Vegetarian Review

Had an amazing weekend catching up with friends and running the Shamrock Half in honor of Cameron Gallagher.  Will post a recap soon.


This week was supposed to mark our buffer week in the food experiment department.

BUT, Justin and I have had an unexpected eye opening experience in these last 2 weeks.


I already mentioned some findings I learned through these 3 weeks.

Finding 1

Finding 2


We have enjoyed some pretty yum meals on this plan.

Week One

Week Two

Week Three

IMG_6792-0


Physically

These meals weren’t too far off from what we normally eat, just no bison or chicken.  I struggled with feeling full week one and two.  By week three, I was eating a lot of beans and starting to feel like I was going to float away with all the extra “air.”  But, I noticed an increase in energy, mood and performance this last week.

I lost 1 lb., but I don’t know if that was from my increase in teaching classes and running or decrease in eating meat.

Mentally

I never have my act together and this did not change.  I blame that on the kids.

What was our eye opening experience?

We have just started having aversions to meat, specifically beef, chicken and turkey.  We have actually started thoroughly enjoying a plant-based diet (once our guts adjust!).

A plantbased diet is one based on vegetables, whole grains, legumes and fruit, with little or no animal products (including dairy).

As I’ve been studying Colin Campbell’s work, I see how plant-based diets actually reduce certain diseases.  While researching Paleo or other meat-driven diets, I don’t see a “this lowers the risk”, but more of a defense, “this won’t cause a risk.”  That was a big eye opener for us.  I mean, how can you argue with things that you plant and God grows for you?


Here are THREE more reasons we’ve decided to go plant-based.  I’ve looked into the arguments that meat eaters make against vegetarians and have found these 3 the most prevalent.  That plant-based eaters don’t get enough omega 3’s or protein and that they consume too much phytic acid.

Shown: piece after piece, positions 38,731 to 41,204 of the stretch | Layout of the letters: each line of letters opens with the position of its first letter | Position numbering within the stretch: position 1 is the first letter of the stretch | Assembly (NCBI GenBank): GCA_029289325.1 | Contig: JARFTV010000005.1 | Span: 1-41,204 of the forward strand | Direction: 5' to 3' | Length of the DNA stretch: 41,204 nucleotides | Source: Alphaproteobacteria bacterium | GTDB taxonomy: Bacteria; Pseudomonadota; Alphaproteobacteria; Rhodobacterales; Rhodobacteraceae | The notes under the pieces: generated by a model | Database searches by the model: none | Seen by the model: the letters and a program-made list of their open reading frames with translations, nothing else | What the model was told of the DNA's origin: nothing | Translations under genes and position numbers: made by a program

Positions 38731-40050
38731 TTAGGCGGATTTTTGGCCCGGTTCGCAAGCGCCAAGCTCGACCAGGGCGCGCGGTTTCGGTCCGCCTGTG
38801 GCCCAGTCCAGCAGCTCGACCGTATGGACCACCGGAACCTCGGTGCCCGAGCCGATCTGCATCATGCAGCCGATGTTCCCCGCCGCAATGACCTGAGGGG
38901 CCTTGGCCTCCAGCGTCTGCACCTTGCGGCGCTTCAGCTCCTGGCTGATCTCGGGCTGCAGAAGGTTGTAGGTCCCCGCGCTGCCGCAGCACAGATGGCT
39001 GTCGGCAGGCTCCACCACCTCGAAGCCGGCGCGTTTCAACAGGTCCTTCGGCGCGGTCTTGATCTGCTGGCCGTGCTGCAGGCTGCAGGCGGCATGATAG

1.  Omega-3 fatty acids are polyunsaturated fatty acids that are essential nutrients for health. We need omega-3 fatty acids for numerous normal body functions, such as controlling blood clotting and building cell membranes in the brain, and since our bodies cannot make omega-3 fats, we must get them through food.  SOURCE


Plant-based sources of omega 3’s include soybeans, flaxseed, walnuts, Brussels sprouts, leafy greens.  These types of omega 3s are called alpha-linolenic acid or ALA.

Animal-based sources include fatty fish.  These type are referred to as eicosapentaenoic acid (EPA) and docosahexaenoic acid (DHA).

However, research from meat-eaters indicate that the conversion of ALA (plant-based omega 3’s) to EPA and DHA (animal-based) is extremely limited. Less than 5% of ALA gets converted to EPA, and less than 0.5% (one-half of one percent) of ALA is converted to DHA.  SOURCE


What do my plant-eaters say?

Despite having significantly lower intakes of EPA and DHA (from fish or fish oil), blood levels of EPA and DHA in vegans and vegetarians were approximately the same as regular fish eaters.  The results indicate that the bodies of vegetarians and other non-fish-eaters can respond to a lack of dietary omega-3 EPA and DHA by increasing their ability to make them from omega-3 ALA.

SOURCE


I tend to agree with the plant eaters on this point.  This is just my opinion and thoughts, but I feel like our bodies are machines, constantly compensating for things.  From one of my throwback favorite shows…

The human body is designed to compensate for loss. It adapts so it no longer needs the thing it cannot have.  But, sometimes the loss is too great and the body can’t compensate on its own. That’s when surgeons get involved.


and (not from McDreamy)

The human body readily responds to changing environmental stresses in a variety of biological and cultural ways.  We can acclimatize to a wide range of temperature and humidity.  When traveling to high altitudes, our bodies adjust so that our cells still receive sufficient oxygen.  We also are constantly responding in physiological ways to internal and external stresses such as bacterial and viral infections, air and water pollution, dietary imbalance, and overcrowding.  SOURCE

So why couldn’t our bodies adapt to a different form of omega 3’s by chance?  Just a thought.


I typed in “the human body is amazing” and food this picture. ????


2.  Plant-based eaters do not get enough protein.  Remember this post?  It varies widely, but humans really only need 10-30% of their daily calories to be from protein.  Obviously endurance athletes would be on the higher end.  It may seem like you need more, but American certainly does not have a protein-deficiency problem.  If anything, we have a protein surplus problem.  Yes, it is MUCH easier to get those calories from meat, but it is very possible to also get them from plants.


If you are an endurance athlete, or trying to bulk up on muscle, just add a VEGA protein shake to your day and BAM, there’s your required daily amount.


(No I’m not sponsored by VEGA in any way, shape or form.  I just heart them.)